Military man, model, stylist and fashion designer. When it comes to introducing an individual like Julian Woodhouse, it begs the question: Where should one begin? The global citizen and jack of all trades has quite the story to tell.
Growing up with military parents and living across three continents, eventually setting up base in South Korea turned out to be the creative pressure cooker that honed the German-born designer. Way before founding his eponymous menswear label, Woodhouse had known at a young age that fashion was ingrained in his DNA — it's recognition sparked by a pair of Gucci shoes his mother had gifted him when he was 12. Fast forward past the adolescent doodles, drawings and dreams, he's managed to get a foot into the Korean fashion industry as a model and stylist, and then, there's where he's at today: Fresh off Wood House's SS17 presentation at New York Fashion Week: Men's.
Leading up to the label's latest collection, we spoke to the designer — who also splits his time between heading the brand and serving the US military — about the modern man he designs for, the impact culture has on fashion, and of course, how he's taken the leap from showing at Seoul Fashion Week to scoring a spot on the New York schedule.
Tell us more about yourself and your journey to founding and designing for Wood House. Working with a co-founder, how different is your role from his?
I was born to two military parents in Heidelberg, Germany. Like any army brat that moves every two to three years, I grew up in several countries from Europe to Asia with stops in the United States. I fell in love with fashion at 12 years old, after my mother bought a pair of Gucci shoes for me. Just like Miranda Priestly referenced in The Devil Wears Prada, "There are millions of dollars and countless jobs that go into creating a simple sweater." I realised that the fashion industry was broad and diverse enough for me to place my fashion-loving self into. I started sketching and dreaming up entire collections. It was this foundation that would make up how I work in the industry as a designer. When I got to Korea, I wasn't too sure what to expect, but I progressed to the point of meeting my first team and completing our first collection — I had learnt a lot. I knew I had found a place for me and my creativity to coexist. Since my second collection, I now work very closely with my husband — who is the general manager of the brand — and I take care of making sure we have fresh looks, deep concepts, and solid brand direction. He manages the logistical side of the brand, making sure we meet deadlines, stay within our budget, and have everything we need so that things go smoothly.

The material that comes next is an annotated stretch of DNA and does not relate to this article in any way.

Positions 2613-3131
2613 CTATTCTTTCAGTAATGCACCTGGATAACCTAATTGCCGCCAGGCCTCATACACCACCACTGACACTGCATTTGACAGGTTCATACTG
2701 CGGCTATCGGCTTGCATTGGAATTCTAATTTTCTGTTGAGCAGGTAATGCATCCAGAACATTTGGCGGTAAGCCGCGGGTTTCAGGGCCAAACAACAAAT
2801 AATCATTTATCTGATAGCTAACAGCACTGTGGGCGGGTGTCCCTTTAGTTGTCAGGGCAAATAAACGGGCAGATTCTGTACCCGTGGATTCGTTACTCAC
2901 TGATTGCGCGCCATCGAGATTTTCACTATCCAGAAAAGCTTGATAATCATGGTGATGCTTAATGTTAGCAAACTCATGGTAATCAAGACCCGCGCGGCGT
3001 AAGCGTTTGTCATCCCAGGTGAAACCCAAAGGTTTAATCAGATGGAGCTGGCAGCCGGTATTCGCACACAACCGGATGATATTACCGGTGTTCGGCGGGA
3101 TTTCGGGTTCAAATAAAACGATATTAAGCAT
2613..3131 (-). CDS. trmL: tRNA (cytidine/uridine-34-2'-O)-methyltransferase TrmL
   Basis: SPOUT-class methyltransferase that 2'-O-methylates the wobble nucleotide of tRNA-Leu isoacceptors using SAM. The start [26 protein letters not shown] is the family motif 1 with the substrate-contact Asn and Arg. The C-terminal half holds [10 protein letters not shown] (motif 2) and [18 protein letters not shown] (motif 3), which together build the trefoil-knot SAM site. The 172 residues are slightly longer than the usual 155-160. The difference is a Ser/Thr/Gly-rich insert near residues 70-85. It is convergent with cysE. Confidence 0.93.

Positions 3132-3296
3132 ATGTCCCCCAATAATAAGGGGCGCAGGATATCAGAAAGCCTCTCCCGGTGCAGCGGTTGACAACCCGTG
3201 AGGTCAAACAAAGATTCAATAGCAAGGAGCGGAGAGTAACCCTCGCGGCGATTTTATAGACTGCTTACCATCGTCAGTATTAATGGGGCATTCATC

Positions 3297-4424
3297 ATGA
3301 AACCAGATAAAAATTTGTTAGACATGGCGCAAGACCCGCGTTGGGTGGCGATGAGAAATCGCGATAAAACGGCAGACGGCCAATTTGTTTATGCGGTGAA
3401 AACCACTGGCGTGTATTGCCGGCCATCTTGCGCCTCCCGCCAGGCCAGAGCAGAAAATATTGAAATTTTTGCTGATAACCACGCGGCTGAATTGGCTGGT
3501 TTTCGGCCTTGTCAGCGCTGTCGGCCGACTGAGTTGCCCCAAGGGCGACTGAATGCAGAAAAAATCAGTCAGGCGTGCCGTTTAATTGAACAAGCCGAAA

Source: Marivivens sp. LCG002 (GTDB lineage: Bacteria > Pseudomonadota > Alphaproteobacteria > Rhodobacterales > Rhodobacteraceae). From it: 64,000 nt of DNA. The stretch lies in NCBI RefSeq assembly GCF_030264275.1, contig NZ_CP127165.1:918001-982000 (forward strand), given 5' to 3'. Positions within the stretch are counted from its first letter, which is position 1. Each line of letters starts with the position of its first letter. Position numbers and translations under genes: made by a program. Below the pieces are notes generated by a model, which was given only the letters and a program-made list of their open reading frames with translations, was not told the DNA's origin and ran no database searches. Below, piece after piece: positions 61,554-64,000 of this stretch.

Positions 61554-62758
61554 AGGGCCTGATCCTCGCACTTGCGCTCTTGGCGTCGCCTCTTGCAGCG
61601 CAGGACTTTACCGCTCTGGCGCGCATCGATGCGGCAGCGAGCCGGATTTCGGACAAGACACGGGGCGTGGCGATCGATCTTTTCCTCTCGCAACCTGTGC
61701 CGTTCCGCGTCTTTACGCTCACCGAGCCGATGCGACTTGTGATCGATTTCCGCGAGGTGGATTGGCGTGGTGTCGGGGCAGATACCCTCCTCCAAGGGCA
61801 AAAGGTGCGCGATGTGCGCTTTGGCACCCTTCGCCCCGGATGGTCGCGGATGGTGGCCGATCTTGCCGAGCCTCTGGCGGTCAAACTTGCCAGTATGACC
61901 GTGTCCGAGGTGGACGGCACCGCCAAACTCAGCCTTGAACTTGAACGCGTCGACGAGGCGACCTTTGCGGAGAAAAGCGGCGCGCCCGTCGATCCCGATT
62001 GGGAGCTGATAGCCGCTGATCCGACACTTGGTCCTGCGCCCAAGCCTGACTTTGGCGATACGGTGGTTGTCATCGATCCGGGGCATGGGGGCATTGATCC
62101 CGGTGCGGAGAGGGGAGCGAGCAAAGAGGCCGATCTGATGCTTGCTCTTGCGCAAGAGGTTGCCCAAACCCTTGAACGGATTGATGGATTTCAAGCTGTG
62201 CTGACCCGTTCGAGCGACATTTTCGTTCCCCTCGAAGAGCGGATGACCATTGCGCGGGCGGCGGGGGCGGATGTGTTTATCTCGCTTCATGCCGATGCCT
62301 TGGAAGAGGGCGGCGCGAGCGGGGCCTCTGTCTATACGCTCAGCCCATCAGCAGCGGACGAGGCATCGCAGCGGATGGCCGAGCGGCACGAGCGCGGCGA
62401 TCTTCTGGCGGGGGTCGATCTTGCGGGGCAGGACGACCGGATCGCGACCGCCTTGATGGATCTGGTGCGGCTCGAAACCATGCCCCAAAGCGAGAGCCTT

The man you're designing for — what is he like in your opinion?
The Wood House man is confident and has an eye for detail and silhouette. He enjoys experimenting with clothing and knows no bounds in regards to what he can wear. He looks at all clothing as a way to express his freedom and liberation from social constructs that can make contemporary menswear drab, and at times, forgettable. He can and frequently wears anything he likes, whether it's something minimal or extravagant, but sticks to his guns in regards to fit and tailoring.
We now have a different set of beliefs, values, and tolerance of ambiguity, and I think men should dress and reinvent themselves as culture evolves.
It's become more prevalent in the recent that menswear is not all about traditions and rules. You're a great example for this. What do you think the modern male looks for in clothing?
I love that we live in a time where men can wear whatever they want. I think the recent liberation from conservativeness has given men more options than they've ever had — and, this is exactly what I aim to do every season. As social cultures evolve, menswear should as well. We now have a different set of beliefs, values, and tolerance of ambiguity, and I think men should dress and reinvent themselves as culture evolves.
Having lived across so many countries and worked as a model and stylist prior to Wood House, how do you think these varied experiences have had an impact on your designs?